The length of the telomeres on leukocytes has been found to be associated with polycystic ovarian syndrome (PCOS) for the first time, according to a study published in the current issue of the Journal of Clinical Endocrinology and Metabolism, on Dec. 3, 2013
Telomeres are specialized chromatin structures located at the ends of eukaryotic chromosomes. They serve to protect our genes from the damage caused as they age and are often compared to the plastic caps at the ends of shoelaces, as their purpose is the same: to stop damage or fraying occurring. Every time a cell divides, the telomere at the end of its chromosome shortens. The amount by which it shortens each time varies greatly between different people and within the context of different lifestyle practices such as dietary habits, stress management and exercise.
Telomere length plays a clear role in many disease processes and is linked to the speed at which ageing occurs in the body. The longer your telomeres, the slower your cells, and thus you, age.
The research team from Fudan University in Shanghai, China hypothesized that leukocyte telomere length or LTL played an important role in the pathophysiology, or disordered metabolic and endocrine processes, that form PCOS. The scientists used a polymerase chain reaction or PCR technique to measure the length of the telomeres in women with PCOS and those without who served as controls for the study. When the results were analyzed and adjusted for the age of the women, the researchers found that women with PCOS had significantly shorter LTLs than women without PCOS.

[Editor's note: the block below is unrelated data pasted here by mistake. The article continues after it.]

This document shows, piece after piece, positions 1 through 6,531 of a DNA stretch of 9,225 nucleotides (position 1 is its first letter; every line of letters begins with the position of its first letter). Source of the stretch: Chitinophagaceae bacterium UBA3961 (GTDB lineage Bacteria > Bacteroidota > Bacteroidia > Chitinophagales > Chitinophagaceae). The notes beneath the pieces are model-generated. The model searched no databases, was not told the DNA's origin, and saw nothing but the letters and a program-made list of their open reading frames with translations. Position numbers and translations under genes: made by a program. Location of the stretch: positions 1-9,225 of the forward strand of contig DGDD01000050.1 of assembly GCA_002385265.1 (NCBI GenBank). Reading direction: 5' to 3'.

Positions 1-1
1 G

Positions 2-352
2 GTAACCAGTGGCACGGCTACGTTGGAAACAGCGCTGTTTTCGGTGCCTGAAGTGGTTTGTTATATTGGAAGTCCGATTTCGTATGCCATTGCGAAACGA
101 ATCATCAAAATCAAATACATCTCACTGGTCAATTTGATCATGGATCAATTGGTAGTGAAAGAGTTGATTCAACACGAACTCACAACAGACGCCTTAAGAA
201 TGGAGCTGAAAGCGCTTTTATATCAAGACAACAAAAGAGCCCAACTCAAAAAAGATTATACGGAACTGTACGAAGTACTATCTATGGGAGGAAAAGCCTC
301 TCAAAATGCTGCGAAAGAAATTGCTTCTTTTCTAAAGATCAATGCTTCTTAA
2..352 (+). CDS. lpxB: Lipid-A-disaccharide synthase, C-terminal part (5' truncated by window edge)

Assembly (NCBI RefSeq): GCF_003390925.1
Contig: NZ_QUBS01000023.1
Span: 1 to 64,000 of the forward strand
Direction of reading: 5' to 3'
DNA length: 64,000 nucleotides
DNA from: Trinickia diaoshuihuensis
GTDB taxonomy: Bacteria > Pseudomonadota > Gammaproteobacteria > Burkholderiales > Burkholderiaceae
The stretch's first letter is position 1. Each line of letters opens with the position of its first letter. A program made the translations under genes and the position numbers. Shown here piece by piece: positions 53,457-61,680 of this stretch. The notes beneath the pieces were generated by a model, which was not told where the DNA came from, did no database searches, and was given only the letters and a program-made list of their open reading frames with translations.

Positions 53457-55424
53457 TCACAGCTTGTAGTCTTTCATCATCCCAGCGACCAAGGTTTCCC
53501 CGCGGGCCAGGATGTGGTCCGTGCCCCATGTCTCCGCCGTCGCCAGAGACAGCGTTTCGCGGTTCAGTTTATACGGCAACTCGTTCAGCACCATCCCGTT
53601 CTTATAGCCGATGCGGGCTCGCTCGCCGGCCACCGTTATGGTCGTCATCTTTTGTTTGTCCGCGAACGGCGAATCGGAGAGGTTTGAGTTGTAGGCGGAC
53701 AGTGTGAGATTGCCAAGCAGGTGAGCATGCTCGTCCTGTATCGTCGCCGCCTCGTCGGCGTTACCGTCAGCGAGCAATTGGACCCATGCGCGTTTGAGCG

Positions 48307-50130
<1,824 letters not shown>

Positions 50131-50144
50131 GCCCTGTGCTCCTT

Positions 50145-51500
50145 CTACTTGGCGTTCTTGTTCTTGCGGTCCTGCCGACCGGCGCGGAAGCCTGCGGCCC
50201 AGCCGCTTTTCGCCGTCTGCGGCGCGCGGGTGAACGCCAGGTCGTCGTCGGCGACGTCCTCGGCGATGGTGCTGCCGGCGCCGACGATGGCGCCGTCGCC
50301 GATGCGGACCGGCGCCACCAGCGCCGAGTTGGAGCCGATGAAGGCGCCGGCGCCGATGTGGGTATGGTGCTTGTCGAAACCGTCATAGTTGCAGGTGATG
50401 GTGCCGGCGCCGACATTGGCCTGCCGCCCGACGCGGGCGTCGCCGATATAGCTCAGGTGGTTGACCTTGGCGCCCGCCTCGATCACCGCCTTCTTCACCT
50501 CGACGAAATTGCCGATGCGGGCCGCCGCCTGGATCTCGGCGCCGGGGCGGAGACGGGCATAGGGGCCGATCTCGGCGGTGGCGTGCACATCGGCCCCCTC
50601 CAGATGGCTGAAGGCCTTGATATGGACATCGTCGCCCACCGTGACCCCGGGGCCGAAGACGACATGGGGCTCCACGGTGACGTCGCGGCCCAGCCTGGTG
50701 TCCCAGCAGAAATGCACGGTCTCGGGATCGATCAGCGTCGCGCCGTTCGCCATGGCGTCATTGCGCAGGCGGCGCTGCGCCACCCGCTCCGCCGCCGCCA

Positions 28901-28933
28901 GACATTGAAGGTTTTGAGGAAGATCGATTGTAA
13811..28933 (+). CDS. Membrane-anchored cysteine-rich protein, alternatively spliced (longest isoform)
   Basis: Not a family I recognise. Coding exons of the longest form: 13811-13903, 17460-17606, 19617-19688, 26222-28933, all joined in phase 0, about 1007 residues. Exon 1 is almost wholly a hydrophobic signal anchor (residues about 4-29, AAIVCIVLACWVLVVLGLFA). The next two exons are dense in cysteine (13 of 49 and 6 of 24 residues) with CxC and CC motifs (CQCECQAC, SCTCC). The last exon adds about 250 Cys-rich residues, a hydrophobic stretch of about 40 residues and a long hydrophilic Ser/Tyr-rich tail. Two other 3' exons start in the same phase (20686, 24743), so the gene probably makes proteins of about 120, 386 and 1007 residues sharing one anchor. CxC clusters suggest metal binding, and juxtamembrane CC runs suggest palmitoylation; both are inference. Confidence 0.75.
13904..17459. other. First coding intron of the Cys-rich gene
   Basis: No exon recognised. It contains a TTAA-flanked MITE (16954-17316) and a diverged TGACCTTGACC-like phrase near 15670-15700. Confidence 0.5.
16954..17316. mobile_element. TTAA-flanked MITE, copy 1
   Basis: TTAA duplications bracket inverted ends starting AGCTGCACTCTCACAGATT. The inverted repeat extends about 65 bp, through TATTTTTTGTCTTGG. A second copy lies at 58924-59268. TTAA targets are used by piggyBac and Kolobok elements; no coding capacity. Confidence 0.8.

The mean telomere length in PCOS patients was comparable to women in the control group who were over 6 years older, on average. The women who had the shortest telomere length had a significantly higher risk of disease than those with the longest telomeres, after adjusting for age. Women in the bottom two-thirds of the group for telomere length had a 60% greater risk of disease than the third of the group who had the longest telomeres.
The researchers concluded that “We provide the first report that LTL is strongly associated with PCOS. This study suggests a new role for LTL in the pathophysiology of PCOS and might have important implications for our understanding of the etiology of the disease.”
PCOS affects about 10 percent of women, though some estimates put that figure as high as 25 percent depending upon the demographic. PCOS is the leading cause of female infertility and the disease greatly increases the risk of premature cardiovascular disease including heart attack and stroke. The condition appears to be more prevalent in lesbian women than in heterosexual women, though it is not known why this is. Polycystic ovarian syndrome is characterized by excess levels of male hormones which are triggered by excess levels of insulin which act upon the theca cells of the ovaries stimulating them to produce testosterone, irregular ovulation and menstruation which can lead to infertility and is associated with an increased risk for insulin resistance, which can lead to diabetes and heart disease.
More Information:Although this research may not initially be particularly uplifting for women with PCOS, it is important to note that telomere length can be influenced by a healthy lifestyle, including regular exercise, a healthy diet and stress reduction techniques, all of which are proven to improve PCOS outcomes. Research published in journals such as the Lancet, PLoS One and Menopause over the last two years have consistently found improvements in telomere length with interventions including a regular exercise program, a Mediterranean diet, a plant-based diet and stress reduction practices such as meditation and yoga.
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